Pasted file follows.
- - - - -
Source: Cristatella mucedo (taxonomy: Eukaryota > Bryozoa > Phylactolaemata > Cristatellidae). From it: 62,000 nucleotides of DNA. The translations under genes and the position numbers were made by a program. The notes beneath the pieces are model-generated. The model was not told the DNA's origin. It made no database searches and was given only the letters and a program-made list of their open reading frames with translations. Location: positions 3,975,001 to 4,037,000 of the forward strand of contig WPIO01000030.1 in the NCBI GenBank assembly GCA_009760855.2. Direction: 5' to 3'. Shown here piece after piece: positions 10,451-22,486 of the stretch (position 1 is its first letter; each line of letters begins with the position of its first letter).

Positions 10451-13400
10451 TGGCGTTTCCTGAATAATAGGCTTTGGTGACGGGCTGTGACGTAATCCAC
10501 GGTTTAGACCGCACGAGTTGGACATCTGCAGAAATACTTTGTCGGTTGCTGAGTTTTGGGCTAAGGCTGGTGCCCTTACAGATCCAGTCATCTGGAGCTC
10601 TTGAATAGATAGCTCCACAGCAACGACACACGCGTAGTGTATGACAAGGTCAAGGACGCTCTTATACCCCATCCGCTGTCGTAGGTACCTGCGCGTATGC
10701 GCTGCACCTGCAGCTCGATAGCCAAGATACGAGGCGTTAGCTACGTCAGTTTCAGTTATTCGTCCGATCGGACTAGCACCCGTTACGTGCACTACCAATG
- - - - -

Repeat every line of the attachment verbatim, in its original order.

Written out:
Source: Cristatella mucedo (taxonomy: Eukaryota > Bryozoa > Phylactolaemata > Cristatellidae). From it: 62,000 nucleotides of DNA. The translations under genes and the position numbers were made by a program. The notes beneath the pieces are model-generated. The model was not told the DNA's origin. It made no database searches and was given only the letters and a program-made list of their open reading frames with translations. Location: positions 3,975,001 to 4,037,000 of the forward strand of contig WPIO01000030.1 in the NCBI GenBank assembly GCA_009760855.2. Direction: 5' to 3'. Shown here piece after piece: positions 10,451-22,486 of the stretch (position 1 is its first letter; each line of letters begins with the position of its first letter).

Positions 10451-13400
10451 TGGCGTTTCCTGAATAATAGGCTTTGGTGACGGGCTGTGACGTAATCCAC
10501 GGTTTAGACCGCACGAGTTGGACATCTGCAGAAATACTTTGTCGGTTGCTGAGTTTTGGGCTAAGGCTGGTGCCCTTACAGATCCAGTCATCTGGAGCTC
10601 TTGAATAGATAGCTCCACAGCAACGACACACGCGTAGTGTATGACAAGGTCAAGGACGCTCTTATACCCCATCCGCTGTCGTAGGTACCTGCGCGTATGC
10701 GCTGCACCTGCAGCTCGATAGCCAAGATACGAGGCGTTAGCTACGTCAGTTTCAGTTATTCGTCCGATCGGACTAGCACCCGTTACGTGCACTACCAATG